June 18, 2024

Big May Snow Pounds The Alps; Record Cold Sweeps India; Another Cooler-Than-Average Month Down Under; + Solar Activity Down, Global Temperatures Down, Arctic Sea Ice Up

Author : Cap Allon | Editor : Anty | May 10, 2023 at 07:05 AM


The official data show April was a cold –and snowy– month across large portions of the continent, particularly central and eastern regions, frigid conditions that are now spilling over into May.

April 2023 in Germany finished with an anomaly of -1.37C below the multidecadal average.

Precipitation came out at 147.1% of the norm.

Even colder conditions swept Austria where temperature anomalies, according to ZAMG, held a full -2C below the average.

Precipitation, which fell as heavy snow across the nation’s higher elevations, was 88% above normal.

Equally inconvenient, the month of April finished with monster snowfalls over the Alps; accumulations that rendered MSM apocalyptic ‘no snow’ headlines as yet more gun-jumping absurdities.

‘The Narrative’ continues to show an unenlightened lack of faith in Mother Nature, namely for her ability to seek and find equilibrium, always. This late-season snow continues an establishing multi-year trend in the Alps of heavier and heavier spring snowfall — snow which this year is now persisting to May, intensifying even.

Tignes and Val d’Isere, which remain open, reported over a foot of fresh snowfall Monday, with the flakes persisting Tuesday. While Val Thorens, also still open, and Les 2 Alpes, which re-opened Tuesday after conditions allowed for skiing on its glacier through late-spring/early-summer (through at least June) have logged even larger totals.

However, due to the impressive volume of the recent accumulations, which have comfortably exceed 2 meters at elevations of 2,000 – 3,000 meters (6,500 – 9,800 feet), many slopes have been forced to close due to white out conditions and high avalanche risks.

Looking ahead, latest GFS runs (shown below) are calling for yet MORE heavy snow as the month of May advances — for the Alps, Pyrenees as well as the higher reaches of Scandinavia and even eastern Ukraine/northern Romania, which would prove historic.


Swathes of India have been holding anomalously cold for weeks; May is now delivering monthly record low temperatures.

This week, cities such as Dehradun and Mukteshwar have posted their lowest daily-highs for the month of May ever recorded — the 19.9C (67.8F) and 10.1C (50.2F), respectively.

While at Ridge (Delhi), the 16.3C (61.3F) logged on Tuesday has gone down as the area’s lowest May reading ever; and similarly, record low monthly minimums have fallen across the likes Dharamshala, with its truly anomalous 8.4C (47.1F).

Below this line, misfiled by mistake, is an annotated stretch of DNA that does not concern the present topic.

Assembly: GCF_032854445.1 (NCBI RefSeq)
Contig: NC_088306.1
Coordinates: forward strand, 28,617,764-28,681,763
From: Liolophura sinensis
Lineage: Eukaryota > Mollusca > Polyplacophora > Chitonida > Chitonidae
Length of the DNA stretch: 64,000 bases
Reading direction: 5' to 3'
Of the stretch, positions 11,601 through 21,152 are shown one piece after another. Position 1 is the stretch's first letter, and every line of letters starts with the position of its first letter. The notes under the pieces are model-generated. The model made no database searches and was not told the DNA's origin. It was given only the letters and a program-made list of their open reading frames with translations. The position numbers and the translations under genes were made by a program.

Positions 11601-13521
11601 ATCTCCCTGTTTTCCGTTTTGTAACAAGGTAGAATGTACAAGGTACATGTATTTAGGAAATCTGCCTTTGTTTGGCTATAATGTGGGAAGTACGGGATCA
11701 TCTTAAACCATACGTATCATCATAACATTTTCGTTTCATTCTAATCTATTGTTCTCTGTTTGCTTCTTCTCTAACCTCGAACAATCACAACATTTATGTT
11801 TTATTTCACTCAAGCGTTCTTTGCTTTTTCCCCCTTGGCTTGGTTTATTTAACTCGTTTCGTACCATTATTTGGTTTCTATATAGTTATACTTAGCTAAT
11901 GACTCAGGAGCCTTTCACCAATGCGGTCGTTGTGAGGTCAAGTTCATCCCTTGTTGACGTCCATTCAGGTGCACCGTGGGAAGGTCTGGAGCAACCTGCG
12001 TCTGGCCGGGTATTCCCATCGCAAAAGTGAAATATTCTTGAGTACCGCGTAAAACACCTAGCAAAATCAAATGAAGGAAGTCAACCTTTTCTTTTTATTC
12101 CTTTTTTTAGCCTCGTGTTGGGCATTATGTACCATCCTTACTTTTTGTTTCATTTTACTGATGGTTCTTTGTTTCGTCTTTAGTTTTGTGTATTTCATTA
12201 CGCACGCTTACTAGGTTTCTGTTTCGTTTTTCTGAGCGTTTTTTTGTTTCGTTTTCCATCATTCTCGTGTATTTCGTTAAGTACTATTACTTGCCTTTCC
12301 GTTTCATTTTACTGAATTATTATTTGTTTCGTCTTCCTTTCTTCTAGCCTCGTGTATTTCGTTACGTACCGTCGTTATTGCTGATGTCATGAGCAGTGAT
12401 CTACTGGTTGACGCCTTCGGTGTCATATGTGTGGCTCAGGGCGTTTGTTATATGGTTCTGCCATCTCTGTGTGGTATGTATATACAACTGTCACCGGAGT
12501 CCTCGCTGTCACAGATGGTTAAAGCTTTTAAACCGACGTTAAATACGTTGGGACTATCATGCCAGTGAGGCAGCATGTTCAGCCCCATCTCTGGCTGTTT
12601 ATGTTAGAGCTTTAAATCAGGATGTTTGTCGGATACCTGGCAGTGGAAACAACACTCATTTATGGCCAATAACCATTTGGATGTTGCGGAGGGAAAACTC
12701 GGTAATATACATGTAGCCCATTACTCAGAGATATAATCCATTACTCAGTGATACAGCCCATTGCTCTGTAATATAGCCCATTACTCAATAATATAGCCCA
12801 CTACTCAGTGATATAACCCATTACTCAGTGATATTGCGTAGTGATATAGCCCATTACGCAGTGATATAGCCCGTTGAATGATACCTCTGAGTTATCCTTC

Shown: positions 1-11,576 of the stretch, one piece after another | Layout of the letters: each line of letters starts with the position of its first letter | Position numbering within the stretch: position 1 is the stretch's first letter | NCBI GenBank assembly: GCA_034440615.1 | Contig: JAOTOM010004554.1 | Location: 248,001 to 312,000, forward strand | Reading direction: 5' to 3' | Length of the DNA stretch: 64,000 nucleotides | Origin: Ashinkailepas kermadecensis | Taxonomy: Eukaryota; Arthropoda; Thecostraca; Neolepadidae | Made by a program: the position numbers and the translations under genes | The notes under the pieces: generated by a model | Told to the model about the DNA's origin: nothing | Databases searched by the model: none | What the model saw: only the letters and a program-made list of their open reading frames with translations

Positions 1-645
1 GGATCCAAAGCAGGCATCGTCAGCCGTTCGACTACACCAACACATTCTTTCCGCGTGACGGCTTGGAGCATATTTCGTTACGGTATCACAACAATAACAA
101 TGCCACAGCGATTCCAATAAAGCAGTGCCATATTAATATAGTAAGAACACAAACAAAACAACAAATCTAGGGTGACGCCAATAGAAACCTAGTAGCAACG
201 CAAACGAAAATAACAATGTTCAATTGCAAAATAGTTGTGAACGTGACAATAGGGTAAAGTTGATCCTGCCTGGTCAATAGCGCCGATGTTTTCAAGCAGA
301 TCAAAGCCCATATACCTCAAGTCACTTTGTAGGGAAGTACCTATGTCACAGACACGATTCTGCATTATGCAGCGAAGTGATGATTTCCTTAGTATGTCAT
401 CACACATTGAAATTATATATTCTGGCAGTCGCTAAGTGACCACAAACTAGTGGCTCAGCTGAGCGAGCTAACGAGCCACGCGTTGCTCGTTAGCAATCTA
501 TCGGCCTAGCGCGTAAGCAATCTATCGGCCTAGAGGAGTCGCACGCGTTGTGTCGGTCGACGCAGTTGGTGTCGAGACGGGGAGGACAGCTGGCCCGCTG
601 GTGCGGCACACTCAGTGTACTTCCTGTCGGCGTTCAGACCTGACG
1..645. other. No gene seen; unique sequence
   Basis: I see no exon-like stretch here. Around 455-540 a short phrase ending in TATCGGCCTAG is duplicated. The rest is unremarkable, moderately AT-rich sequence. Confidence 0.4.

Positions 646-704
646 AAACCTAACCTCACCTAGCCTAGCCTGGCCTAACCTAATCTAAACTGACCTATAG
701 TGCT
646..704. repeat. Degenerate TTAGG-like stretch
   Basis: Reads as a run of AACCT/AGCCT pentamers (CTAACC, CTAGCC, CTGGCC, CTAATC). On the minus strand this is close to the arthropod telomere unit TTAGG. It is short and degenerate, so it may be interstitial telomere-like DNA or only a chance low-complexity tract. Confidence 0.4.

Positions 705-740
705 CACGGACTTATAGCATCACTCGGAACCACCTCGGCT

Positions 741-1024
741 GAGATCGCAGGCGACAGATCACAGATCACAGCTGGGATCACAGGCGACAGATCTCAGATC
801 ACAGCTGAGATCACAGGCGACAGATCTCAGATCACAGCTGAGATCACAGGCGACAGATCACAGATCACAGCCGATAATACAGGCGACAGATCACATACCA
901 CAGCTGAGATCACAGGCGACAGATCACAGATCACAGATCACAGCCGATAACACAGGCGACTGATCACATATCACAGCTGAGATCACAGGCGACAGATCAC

India is cooling — fact.

A recent study by IITM shows ‘cold waves’ have increased over the past decade: “On average, these regions used to record 2-to-5 cold wave days per 10 years during most decades from 1951-2011, but this rose to nearly 5-15 days in the last decade (ending 2021).”


Continuing a familiar trend Down Under, April 2023 was another frigid month.

According to official Bureau of Meteorology (BoM) data, last month finished with an average temperature anomaly of -0.7C below the multidecadal norm.

This extends the contineint’s cooling trend, and adds to the colder-than-average summers, autumns and winters just gone. It also further exposes those official calls for a “hotter-than-average autumn” nothing but agenda-pushing drivel.

April was colder in Western Australia, according to the BoM, and hot for northern-most Queensland.

Rainfall came out 35.7% above average, making for the wettest April in 17 years — it was particularly wet in the West.


But as has been established time and time again, if you believe the BoM you’ll believe anything:


Both solar activity and global temperatures dipped in April, while Arctic sea ice took a turn up…

The sunspot number, as compiled by SILSO, took quite a sharp downturn last month. While global lower tropospheric temperatures, as measured by 15x NASA/NOAA AMSU satellites, nudged 0.02C lower last month from 0.20C to 0.18C.

And finishing with Arctic sea ice, the alarmists among us are noting that extent is currently the 13th lowest on record — which, in non narrative-peddling terms, i.e. data-driven phrasing, works out at more than 20,000 km² above the 2010s mean.

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- Source : Cap Allon

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